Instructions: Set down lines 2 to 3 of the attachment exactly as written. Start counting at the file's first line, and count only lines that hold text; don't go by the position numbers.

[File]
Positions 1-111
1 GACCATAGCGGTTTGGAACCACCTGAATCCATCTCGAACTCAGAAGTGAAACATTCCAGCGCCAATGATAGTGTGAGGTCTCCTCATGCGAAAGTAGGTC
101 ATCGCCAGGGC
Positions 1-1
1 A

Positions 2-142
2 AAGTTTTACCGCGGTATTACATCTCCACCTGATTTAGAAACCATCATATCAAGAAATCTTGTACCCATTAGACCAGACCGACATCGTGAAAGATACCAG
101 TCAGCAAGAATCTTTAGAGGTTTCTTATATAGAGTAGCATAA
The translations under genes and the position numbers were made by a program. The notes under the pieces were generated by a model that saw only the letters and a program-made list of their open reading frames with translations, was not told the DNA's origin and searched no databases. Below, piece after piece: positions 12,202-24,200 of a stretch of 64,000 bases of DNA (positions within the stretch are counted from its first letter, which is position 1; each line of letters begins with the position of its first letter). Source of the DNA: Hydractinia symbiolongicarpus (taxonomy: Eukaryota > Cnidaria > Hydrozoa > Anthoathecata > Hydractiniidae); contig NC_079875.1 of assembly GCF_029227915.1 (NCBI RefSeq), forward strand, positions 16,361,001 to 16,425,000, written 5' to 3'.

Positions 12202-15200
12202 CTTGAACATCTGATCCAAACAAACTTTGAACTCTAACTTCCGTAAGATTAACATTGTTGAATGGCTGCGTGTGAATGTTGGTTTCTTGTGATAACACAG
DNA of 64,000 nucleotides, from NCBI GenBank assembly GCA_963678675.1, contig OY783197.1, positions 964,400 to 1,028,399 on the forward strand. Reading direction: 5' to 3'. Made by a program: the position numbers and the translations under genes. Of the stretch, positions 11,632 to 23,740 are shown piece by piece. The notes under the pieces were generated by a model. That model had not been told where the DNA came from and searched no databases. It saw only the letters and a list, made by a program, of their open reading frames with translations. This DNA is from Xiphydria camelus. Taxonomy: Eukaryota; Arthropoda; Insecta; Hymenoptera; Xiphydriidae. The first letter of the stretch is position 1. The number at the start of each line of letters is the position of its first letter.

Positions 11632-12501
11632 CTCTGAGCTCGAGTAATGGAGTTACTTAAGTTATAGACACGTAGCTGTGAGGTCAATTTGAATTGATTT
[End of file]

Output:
1 GACCATAGCGGTTTGGAACCACCTGAATCCATCTCGAACTCAGAAGTGAAACATTCCAGCGCCAATGATAGTGTGAGGTCTCCTCATGCGAAAGTAGGTC
101 ATCGCCAGGGC